Over coffee last November at Lindsey Vonn's home in Colorado, Sofia Goggia of Italy asked her friend for some advice.
How does she handle the pressure? How does she deal with the expectations?
Vonn didn't hesitate to answer. An honest answer, and one the new Olympic downhill champion seemed to take to heart.
"It probably helped her (win)," Vonn said with a wry smile.
Maybe, but on this brilliantly sunny day on the slopes at Jeongseon Alpine Centre that seemed OK to Vonn, too. Just getting on the podium herself with her family there to watch seemed like a win by itself to the American who dominated the slopes for so many years.
At the age of 33 there aren't too many downhills left for Vonn. As much as she was hurting after this one, she savored what will almost surely be her last Olympic medal, even though she will race again Thursday in the combined.
Yes, the medal was bronze. But the moment was golden.
She was skiing in memory of her grandfather, who passed away a few months ago. She was skiing for her family, including her father who was not in Vancouver for her last Olympic run when the two were estranged.
She was skiing again for America, draping herself in the flag afterward after being bullied online for saying she would not accept an invitation to the White House after the Games.
Mostly, though, she was skiing for herself.
It's not quite the end of the line for Vonn, but the line is in sight. Her body has been beaten down by so many crashes, so many spills, and so much stress that the next World Cup season could be her last.
"An emotional day all around because this is probably my last Olympic downhill," Vonn said. "But I'm on the podium, so I'm very happy."
She was the first American woman to win gold in the downhill, romping past the field in Vancouver eight years and what seems like an eternity ago. To return after missing the 2014 Olympics while rehabbing a torn ACL — one of two Vonn suffered — was a feat all by itself.
But to bring home a medal — the oldest woman to ever medal in the downhill — made it all worthwhile.
Vonn fought back tears afterward trying to describe it all. There would surely be even more tears afterward when she reunited with her family, who all came to watch.
"I love racing in the Olympics," Vonn said. "I love racing. I love being in the starting gate, with so much pressure, you feel suffocated, but somehow you will yourself to give everything you have and you throw yourself down the mountain in hopes of a medal. I'm absolutely going to miss it. I wish I could keep skiing. I wish that my body didn't hurt as bad as it does."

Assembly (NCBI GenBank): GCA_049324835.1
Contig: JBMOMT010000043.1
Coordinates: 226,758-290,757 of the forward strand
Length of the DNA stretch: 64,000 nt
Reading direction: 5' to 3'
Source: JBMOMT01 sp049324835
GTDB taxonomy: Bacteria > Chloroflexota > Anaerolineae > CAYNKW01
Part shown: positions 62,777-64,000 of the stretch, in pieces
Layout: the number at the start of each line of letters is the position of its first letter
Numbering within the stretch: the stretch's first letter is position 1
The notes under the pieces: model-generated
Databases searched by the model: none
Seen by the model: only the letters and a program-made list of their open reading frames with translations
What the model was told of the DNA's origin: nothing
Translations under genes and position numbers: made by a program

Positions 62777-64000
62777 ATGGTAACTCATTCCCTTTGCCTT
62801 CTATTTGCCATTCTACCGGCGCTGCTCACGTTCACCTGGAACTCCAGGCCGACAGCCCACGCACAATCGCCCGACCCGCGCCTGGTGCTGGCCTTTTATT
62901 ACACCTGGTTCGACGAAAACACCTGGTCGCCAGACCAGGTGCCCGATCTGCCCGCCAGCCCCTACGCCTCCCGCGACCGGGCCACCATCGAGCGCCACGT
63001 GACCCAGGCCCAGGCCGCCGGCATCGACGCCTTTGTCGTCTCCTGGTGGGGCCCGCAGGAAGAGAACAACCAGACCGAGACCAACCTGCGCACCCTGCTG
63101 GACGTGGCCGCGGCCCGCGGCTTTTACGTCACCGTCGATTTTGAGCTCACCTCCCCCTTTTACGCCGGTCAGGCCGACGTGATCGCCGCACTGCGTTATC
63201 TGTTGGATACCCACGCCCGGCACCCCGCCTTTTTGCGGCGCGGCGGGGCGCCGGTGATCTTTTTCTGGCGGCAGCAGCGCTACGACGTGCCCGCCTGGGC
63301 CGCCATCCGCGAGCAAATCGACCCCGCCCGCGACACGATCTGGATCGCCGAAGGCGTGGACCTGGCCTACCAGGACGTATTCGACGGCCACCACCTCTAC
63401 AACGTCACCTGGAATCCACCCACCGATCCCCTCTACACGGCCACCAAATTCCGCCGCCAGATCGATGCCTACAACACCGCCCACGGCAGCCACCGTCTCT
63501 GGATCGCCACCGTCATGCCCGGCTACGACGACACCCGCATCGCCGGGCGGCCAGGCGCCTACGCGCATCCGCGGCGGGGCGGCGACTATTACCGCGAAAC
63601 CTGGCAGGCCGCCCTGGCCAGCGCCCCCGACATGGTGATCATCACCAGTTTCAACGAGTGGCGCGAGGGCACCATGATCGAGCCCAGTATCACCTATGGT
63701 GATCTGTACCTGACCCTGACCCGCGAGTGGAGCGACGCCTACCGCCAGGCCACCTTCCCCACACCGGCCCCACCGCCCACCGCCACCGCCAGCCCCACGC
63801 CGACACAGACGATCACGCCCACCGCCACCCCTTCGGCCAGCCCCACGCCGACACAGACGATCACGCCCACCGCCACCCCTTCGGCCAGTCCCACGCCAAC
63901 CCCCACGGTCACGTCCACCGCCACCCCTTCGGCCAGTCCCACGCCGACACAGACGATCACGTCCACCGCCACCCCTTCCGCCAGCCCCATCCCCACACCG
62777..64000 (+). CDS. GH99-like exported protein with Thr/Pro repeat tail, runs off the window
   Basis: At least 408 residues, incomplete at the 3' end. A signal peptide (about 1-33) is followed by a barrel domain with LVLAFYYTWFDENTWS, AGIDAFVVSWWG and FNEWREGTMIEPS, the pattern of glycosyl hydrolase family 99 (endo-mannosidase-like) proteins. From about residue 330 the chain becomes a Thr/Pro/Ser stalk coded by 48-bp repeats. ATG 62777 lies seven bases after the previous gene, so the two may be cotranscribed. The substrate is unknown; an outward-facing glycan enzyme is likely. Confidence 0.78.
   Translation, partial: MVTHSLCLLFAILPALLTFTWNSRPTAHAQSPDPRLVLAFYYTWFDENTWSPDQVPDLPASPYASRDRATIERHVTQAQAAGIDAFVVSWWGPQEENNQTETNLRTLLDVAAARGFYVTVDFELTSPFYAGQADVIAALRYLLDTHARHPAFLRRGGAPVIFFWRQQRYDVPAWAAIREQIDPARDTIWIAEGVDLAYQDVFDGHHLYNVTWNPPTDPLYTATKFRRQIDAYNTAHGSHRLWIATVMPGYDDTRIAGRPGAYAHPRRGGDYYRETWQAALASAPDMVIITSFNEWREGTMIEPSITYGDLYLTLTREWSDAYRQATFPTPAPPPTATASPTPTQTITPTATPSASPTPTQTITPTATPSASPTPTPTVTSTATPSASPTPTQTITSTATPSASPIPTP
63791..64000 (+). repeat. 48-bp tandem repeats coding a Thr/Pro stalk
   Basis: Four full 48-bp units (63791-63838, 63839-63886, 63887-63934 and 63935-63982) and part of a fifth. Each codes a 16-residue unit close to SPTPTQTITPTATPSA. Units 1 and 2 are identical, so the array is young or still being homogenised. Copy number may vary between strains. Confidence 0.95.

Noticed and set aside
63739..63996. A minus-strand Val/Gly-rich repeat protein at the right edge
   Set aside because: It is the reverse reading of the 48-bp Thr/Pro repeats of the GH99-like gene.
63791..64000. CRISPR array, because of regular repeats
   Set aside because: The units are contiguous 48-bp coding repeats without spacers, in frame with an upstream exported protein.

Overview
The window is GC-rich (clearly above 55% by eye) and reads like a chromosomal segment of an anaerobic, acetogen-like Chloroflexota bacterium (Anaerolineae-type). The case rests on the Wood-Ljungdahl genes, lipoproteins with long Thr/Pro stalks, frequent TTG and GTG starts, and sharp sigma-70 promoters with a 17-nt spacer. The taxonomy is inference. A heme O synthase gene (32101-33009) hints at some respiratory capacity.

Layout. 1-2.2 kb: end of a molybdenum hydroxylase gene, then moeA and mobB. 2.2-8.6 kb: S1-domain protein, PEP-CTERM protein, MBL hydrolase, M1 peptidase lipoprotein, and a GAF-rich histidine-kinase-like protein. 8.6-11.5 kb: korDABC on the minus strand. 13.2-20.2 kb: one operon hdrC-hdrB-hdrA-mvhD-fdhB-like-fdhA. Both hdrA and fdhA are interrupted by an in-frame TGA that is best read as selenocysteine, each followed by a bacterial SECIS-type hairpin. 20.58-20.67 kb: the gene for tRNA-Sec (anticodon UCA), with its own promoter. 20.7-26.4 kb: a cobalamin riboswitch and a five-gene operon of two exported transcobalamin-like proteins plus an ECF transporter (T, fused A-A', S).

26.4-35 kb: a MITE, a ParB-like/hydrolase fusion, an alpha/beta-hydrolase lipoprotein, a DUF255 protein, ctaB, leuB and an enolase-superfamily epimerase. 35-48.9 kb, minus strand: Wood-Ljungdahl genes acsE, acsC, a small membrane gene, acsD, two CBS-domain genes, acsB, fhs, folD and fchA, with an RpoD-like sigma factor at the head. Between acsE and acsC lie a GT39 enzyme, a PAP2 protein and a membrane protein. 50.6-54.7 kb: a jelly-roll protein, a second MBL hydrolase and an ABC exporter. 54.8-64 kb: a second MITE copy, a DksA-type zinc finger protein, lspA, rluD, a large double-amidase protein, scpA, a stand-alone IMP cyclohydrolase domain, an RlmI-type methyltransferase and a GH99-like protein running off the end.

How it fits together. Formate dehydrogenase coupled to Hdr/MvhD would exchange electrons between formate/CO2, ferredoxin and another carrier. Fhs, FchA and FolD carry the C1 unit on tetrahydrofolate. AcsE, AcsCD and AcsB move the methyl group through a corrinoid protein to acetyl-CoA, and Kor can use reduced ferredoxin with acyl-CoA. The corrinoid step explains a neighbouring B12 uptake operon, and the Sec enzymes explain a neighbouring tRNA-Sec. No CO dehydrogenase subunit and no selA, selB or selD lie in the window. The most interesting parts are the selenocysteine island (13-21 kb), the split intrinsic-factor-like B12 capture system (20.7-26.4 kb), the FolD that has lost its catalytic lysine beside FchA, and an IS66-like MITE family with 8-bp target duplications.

Winning a final Olympic downhill gold was always going to be an uphill climb for Vonn. She and Goggia had traded World Cup wins all season, but the younger Italian was building confidence with each race.
When the Italian got up for the early race, that confidence was at a peak.
"I knew this was my day," Goggia said, "when I saw on the gondola the sun rising up and I felt good. I put my boots on and I was really with my center. I said, 'This could be my day so let's make it.'"
Goggia was fifth out of the starting gate, and turned in a near perfect run. Vonn was two places behind her, and just couldn't match the pace.
Her silver would turn to bronze when Ragnhild Mowinckel of Norway turned in a surprise silver-medal run as the 19th racer on the course.
To Vonn, it was as good as gold.
"It feels amazing," she said. "During Sochi, I was on the couch watching the Olympics after my second ACL surgery. I have had a lot of ups and downs, mostly downs, in that time. But you know I'm here and I'm on the Olympic podium again."
There's an outside chance she's not done, though the bookies in Las Vegas would be wise not to lay down a line. Vonn races in the combined on Thursday without having really trained for the slalom part, and even she admits it would take a miracle to get a fourth medal to go with her four Olympics.
"It's a longshot," she said.
Her Olympic experience — which began 16 years ago in Salt Lake City — will soon be over. She plans to continue racing, but can't possibly see an Olympics at the age of 37 with the toll it has taken on her body.
But the last one was special, and in so many ways.
"I wanted to win for my grandfather but I didn't. But I think he would still be proud of me for bronze, and I think that's what counts," Vonn said. "My family is proud of me and I'm proud of myself. Today bronze to me feels like gold."
Tim Dahlberg is a national sports columnist for The Associated Press. Write to him at firstname.lastname@example.org or on Twitter @timdahlberg